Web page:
"Without support and funding from Harvest, we would be unable to develop, promote and sustain initiatives to address health issues and work toward a healthier future for Martinsville and Henry County. "
- Barbara Jackman, Executive Director - MHC Coalition for Health and Wellness
NEWSROOM

Area has tourist hot-spot potential

January 14, 2005

By MICKEY POWELL
Bulletin Staff Writer

Henry County and Martinsville could be a fisherman's dream and a vacation hot spot for nature enthusiasts, according to a Southern Environmental Law Center (SELC) executive.

Because the Smith River is regarded as one of the top 100 trout streams in the United States, the area "could be a fishing Mecca," Senior Attorney Kay Slaughter told the Martinsville-Henry County Chamber of Commerce Board of Directors on Thursday. She did not cite her source for the river's ranking.

"I think people would love to come float in the river ... or just sightsee," she said.

The SELC is working with Rivers to Trails, a local group that organized a few months ago, to figure out "how interests can be leveraged" to promote the community as a tourist destination and spur recreation opportunities here, Slaughter said.

Included in the group, which has been meeting monthly, are area residents, business leaders and government officials. By July 1, she said, members hope "to have a permanent organization" in place to help develop new recreational attractions, draw attention to historical sites and seek funds for such projects.

The recent Market Street study suggested that developing tourism will help improve the area's quality of life, and the chamber supports that notion.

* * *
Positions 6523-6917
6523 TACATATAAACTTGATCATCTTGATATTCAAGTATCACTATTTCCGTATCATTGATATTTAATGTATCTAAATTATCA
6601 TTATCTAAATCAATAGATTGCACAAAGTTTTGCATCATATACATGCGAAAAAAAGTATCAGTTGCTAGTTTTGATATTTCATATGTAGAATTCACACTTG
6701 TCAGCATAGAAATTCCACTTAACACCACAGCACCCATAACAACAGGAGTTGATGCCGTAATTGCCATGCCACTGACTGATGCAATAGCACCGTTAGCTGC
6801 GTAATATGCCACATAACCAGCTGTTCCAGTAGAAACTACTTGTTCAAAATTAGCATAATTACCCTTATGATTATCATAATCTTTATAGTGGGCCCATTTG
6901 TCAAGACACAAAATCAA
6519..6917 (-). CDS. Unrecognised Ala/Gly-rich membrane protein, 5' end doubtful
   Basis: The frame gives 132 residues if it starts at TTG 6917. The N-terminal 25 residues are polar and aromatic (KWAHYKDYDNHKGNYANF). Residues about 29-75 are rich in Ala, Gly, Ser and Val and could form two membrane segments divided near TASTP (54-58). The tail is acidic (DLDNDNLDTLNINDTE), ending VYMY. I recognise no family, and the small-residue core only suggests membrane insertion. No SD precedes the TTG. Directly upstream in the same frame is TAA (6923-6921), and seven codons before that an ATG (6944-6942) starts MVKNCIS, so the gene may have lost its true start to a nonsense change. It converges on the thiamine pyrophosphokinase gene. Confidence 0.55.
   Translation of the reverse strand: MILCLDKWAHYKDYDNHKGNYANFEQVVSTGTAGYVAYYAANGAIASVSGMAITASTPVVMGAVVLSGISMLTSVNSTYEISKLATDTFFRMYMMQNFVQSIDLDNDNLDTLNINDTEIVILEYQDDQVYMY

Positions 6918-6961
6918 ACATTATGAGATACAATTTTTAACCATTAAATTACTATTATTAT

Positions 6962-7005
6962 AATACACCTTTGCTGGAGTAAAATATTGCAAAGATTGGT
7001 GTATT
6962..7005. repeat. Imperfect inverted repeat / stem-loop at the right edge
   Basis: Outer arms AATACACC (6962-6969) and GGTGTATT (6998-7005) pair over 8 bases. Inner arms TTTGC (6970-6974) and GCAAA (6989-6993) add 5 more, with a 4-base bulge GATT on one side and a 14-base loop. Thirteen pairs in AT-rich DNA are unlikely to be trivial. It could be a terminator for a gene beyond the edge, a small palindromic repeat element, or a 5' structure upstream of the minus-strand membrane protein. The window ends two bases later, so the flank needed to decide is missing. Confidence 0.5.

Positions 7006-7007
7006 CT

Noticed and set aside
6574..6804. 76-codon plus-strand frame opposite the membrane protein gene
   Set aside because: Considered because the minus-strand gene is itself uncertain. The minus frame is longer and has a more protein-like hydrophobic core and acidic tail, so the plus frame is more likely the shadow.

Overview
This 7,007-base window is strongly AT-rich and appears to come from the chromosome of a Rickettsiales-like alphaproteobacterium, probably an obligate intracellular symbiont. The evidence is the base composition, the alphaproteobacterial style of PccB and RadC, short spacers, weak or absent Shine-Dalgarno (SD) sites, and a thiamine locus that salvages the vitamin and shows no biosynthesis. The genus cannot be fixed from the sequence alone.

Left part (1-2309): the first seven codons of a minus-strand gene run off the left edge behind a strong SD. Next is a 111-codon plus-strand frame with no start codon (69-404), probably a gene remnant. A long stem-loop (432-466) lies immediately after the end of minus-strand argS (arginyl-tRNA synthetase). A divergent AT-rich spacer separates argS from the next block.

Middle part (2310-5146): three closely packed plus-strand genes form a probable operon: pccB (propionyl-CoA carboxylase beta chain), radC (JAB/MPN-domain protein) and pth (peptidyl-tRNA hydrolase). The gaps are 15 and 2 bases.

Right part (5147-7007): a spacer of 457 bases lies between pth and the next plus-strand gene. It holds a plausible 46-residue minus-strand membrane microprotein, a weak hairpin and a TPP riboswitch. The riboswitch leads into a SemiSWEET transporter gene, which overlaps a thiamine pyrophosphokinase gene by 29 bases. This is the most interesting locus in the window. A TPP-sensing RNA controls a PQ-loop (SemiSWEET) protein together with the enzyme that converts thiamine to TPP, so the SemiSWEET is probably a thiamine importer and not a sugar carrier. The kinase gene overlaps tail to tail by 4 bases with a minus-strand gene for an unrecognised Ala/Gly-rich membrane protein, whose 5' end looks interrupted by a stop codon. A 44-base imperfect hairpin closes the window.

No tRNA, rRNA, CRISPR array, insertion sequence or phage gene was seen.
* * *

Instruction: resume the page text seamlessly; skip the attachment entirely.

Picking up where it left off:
Slaughter, a former mayor of Charlottesville, where the SELC is based, told the chamber board that on visits to Henry County and Martinsville, she has realized "there really is a lot, if you enjoy the outdoors."

After watching a slide show of landmarks and local scenery presented by Slaughter, board Chairman Kevin Farrell said that people who pass by those attractions each day may not realize how beautiful they are.

Among the ideas Slaughter offered to encourage tourism was setting up walking and biking trails along the Smith and Mayo rivers and railroad tracks. Area parks could be connected by trails, which eventually could be connected with similar paths in nearby counties, she said.

Slaughter added she hopes that by July Rivers to Trails can develop, or have a consultant prepare, a plan to establish new trails.

She also encouraged promotion of lesser-known historical and cultural sites such as the Native American rock weir in the Smith River near Martinsville and the old Rock Run school near Fieldale, which was used to educate African-Americans.

Slaughter told chamber officials to "think outside the box" and come up with ideas for attractions that differ from common notions about tourism.

In other matters Thursday, the chamber board:

Heard from George Lester, the board's vice chairman of organizational improvement, regarding the State Council of Higher Education for Virginia's (SCHEV) suggestion that plans for a proposed new Southside university be postponed for about a year.
"At the least, we're disappointed," he said. "I think some of the findings are faulty."

Lester especially took issue with SCHEV's statement that the university could increase expected enrollment demand hikes at state schools instead of helping lower them, because it would lead to a new market of rural college applicants.

The purpose of universities is to teach students, so they must have applicants, he reasoned.

Approved seven new chamber members. They are Childress & Associates, City and County Properties, Mar-Villa Apartments, Dennis Reeves, First Health Center, MasterBrand Cabinets Inc. and Ronald England.
Curves of Collinsville recently dropped its membership. As a result, the chamber now has 532 members.




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